The risk for pedestrians is greater in those cases where the road projects and land use plans do not provide for the construction of objects such as sidewalks or neglected pedestrian access at crossroads. As a general rule, roads are designed to meet the needs of the drivers, ignoring those of pedestrians. Consequently, the objects such as sidewalks or pedestrian crossings are often absent there, do not meet the standards, or are in poor condition, thus providing for an increased risk to those moving on foot. The construction of main roads, intersections, and high-speed lanes without proper attention to the objects of the pedestrian infrastructure increases the likelihood of death or injury to the people walking along the road or crossing it. As in many metropolitan areas of the U.S., the streets of New York are primarily designed for the convenience of vehicle owners, which results in considerable difficulties for the pedestrians (Rubinstein 25). For example, Queens Boulevard, with its significant width, dense traffic, and many commercial enterprises along the roadway is one of the most dangerous streets in the whole of metropolis. The accidents there claim the lives of at least ten people per year, not counting the countless injuries sustained by the victims. More specifically, the elderly city residents simply do not have time to cross the wide roadway during the permitting traffic light (Clark 33). Furthermore, such situation is common for the other streets of the metropolitan area.

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Thus, it is clear that the urban planning, namely in terms of roads construction, is among the primary factors that affect the safety of the city roads for its residents. However, there are many other variables to be taken into account, including the human factor, the specifications of vehicles, the weather conditions, etc. All these facts help come to a conclusion that the problem requires a complex approach in order to be addressed in a proper way.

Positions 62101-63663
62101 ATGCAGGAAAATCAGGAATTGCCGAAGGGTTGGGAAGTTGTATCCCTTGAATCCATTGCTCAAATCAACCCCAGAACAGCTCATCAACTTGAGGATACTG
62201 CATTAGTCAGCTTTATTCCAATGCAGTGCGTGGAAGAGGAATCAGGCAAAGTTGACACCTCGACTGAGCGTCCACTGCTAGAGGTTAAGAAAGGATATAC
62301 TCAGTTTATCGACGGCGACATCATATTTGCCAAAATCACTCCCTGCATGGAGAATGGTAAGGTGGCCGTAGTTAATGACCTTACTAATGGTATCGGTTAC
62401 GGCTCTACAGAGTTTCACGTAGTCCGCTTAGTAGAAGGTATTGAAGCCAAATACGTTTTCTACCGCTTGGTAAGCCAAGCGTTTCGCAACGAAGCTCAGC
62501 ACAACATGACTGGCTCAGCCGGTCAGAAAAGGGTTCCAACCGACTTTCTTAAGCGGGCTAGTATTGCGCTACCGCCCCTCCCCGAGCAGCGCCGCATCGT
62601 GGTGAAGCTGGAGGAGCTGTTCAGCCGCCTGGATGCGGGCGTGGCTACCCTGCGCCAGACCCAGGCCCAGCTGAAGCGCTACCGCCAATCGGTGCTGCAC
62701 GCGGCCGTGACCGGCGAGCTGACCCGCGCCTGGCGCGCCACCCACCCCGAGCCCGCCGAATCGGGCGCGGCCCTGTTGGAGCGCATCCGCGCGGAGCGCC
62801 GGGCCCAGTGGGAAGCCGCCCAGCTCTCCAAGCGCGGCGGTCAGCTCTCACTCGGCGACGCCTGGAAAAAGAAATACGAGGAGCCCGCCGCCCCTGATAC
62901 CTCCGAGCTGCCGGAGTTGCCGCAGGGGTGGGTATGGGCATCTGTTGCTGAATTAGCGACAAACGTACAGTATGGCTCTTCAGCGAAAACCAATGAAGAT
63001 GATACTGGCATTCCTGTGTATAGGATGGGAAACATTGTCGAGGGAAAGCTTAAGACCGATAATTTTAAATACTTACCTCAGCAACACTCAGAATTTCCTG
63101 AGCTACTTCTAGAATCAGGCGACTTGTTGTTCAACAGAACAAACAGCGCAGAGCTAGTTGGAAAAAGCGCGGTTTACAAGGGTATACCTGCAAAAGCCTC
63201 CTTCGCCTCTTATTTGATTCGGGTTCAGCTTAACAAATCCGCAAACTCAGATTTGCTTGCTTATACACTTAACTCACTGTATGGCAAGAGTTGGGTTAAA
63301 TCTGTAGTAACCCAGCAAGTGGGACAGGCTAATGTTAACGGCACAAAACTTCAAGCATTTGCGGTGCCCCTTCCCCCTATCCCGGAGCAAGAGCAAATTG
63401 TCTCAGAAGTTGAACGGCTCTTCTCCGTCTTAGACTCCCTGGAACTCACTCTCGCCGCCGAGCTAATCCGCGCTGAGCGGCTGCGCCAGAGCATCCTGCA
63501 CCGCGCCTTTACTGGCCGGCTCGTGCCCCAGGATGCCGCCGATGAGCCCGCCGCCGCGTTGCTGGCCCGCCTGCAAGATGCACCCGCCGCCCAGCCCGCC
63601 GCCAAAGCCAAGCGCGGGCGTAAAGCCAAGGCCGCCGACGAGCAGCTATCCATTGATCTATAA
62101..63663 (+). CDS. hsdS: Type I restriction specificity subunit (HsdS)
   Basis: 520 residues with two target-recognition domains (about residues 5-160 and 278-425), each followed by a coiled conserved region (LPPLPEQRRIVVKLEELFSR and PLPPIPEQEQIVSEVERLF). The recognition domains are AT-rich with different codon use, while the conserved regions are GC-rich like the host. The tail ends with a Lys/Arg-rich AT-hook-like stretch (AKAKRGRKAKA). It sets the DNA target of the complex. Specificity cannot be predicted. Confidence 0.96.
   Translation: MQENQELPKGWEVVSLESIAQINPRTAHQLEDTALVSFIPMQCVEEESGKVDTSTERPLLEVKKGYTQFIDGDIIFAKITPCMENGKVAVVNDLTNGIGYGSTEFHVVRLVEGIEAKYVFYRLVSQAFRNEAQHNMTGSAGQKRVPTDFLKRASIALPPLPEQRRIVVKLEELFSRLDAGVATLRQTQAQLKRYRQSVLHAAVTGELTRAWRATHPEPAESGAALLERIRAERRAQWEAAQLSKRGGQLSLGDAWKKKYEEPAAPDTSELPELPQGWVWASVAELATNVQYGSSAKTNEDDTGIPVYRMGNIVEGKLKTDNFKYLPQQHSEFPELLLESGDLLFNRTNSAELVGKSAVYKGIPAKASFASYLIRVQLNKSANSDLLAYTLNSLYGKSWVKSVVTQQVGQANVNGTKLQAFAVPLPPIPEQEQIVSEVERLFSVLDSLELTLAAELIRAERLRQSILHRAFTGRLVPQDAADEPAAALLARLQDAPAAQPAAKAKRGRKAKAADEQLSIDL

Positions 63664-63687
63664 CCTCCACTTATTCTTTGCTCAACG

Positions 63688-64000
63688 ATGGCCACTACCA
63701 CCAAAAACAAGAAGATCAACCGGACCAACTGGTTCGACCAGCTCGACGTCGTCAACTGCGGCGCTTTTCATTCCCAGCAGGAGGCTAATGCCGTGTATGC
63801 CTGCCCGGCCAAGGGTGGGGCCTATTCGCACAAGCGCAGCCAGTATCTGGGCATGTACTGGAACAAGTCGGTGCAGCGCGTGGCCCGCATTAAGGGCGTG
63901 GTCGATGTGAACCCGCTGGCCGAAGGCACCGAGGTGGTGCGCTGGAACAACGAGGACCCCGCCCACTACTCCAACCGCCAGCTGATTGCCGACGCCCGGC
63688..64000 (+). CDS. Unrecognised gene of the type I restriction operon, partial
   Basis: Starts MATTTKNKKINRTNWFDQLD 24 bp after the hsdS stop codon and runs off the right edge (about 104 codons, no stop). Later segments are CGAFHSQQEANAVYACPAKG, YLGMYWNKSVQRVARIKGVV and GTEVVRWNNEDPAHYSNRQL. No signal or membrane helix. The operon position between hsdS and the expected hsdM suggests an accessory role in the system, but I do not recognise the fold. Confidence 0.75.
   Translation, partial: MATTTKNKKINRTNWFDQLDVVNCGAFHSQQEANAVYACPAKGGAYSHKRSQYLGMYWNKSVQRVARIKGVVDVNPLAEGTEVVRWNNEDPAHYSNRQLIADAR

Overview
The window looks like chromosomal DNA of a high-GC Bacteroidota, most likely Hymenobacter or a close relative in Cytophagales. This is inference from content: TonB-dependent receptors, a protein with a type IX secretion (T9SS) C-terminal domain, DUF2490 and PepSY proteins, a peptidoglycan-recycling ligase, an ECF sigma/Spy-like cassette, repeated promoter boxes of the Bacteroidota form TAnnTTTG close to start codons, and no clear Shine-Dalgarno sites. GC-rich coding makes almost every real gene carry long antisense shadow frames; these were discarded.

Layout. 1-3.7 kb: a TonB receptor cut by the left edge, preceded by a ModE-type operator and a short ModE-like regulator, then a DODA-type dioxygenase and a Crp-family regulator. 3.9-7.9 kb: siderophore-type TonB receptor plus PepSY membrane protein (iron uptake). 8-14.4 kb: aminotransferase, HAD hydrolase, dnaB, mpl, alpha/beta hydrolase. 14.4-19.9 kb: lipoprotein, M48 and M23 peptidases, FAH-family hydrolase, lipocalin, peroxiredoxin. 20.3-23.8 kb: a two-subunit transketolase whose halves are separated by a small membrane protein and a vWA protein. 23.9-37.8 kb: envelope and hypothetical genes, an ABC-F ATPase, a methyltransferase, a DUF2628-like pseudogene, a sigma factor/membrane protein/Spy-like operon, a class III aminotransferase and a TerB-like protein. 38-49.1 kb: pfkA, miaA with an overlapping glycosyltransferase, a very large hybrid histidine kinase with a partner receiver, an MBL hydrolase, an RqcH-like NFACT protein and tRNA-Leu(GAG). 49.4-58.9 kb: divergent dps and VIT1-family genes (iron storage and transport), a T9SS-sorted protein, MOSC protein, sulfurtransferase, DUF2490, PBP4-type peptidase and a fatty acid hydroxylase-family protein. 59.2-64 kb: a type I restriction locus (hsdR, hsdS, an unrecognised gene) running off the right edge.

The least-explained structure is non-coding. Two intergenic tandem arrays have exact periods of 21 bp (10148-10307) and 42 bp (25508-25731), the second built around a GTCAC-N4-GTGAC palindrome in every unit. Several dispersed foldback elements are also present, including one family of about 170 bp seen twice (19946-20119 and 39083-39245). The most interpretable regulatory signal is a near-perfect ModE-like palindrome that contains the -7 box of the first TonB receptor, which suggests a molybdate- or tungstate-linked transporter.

The Policy of the Municipal Authorities

To ensure the safety of the pedestrians and reduce the number of fatalities on the roads, the municipal authorities of New York City have started the implementation of the initiative known as the Vision Zero. It is a concept that was initiated in Sweden in 1995, being based on a fundamentally new approach to the problems related to road safety, as well as the ways of solving and addressing them (Sadik-Khan and Solomonow 18). At its core lies the principle of zero tolerance, according to which the deaths on the road cannot be perceived as a necessary evil associated with the motorization of the global society. The Vision Zero program considers the road transport system as such, with its components (i.e. vehicles and pedestrians) being in cooperation to guarantee each other’s safety. In other words, no one should risk their lives to get from point A to point B. By the same token, the ideology of the concept also puts the onus on the road and urban planners rather than the participants of the road traffic alone (Sadik-Khan and Solomonow 20). Thus, the participation in this initiative provides significant opportunities for rapid and positive reforms. However, the necessary reorganization to make the roads safer requires a lot of work. Still, it should be noted that a large number of cities that adopted the concept of zero tolerance occupy the highest position in the ranking of the places with the highest quality of life.